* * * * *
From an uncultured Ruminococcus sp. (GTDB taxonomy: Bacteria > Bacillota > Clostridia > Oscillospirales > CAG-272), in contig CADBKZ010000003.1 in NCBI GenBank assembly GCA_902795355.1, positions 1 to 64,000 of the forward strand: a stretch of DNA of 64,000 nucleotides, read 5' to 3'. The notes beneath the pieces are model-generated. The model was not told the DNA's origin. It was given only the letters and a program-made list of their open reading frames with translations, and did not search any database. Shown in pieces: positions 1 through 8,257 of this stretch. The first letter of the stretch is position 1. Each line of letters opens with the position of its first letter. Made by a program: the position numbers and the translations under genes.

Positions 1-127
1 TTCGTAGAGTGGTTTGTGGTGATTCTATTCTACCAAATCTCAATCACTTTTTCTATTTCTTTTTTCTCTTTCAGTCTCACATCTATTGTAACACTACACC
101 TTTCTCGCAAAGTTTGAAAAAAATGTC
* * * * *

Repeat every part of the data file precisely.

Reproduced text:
From an uncultured Ruminococcus sp. (GTDB taxonomy: Bacteria > Bacillota > Clostridia > Oscillospirales > CAG-272), in contig CADBKZ010000003.1 in NCBI GenBank assembly GCA_902795355.1, positions 1 to 64,000 of the forward strand: a stretch of DNA of 64,000 nucleotides, read 5' to 3'. The notes beneath the pieces are model-generated. The model was not told the DNA's origin. It was given only the letters and a program-made list of their open reading frames with translations, and did not search any database. Shown in pieces: positions 1 through 8,257 of this stretch. The first letter of the stretch is position 1. Each line of letters opens with the position of its first letter. Made by a program: the position numbers and the translations under genes.

Positions 1-127
1 TTCGTAGAGTGGTTTGTGGTGATTCTATTCTACCAAATCTCAATCACTTTTTCTATTTCTTTTTTCTCTTTCAGTCTCACATCTATTGTAACACTACACC
101 TTTCTCGCAAAGTTTGAAAAAAATGTC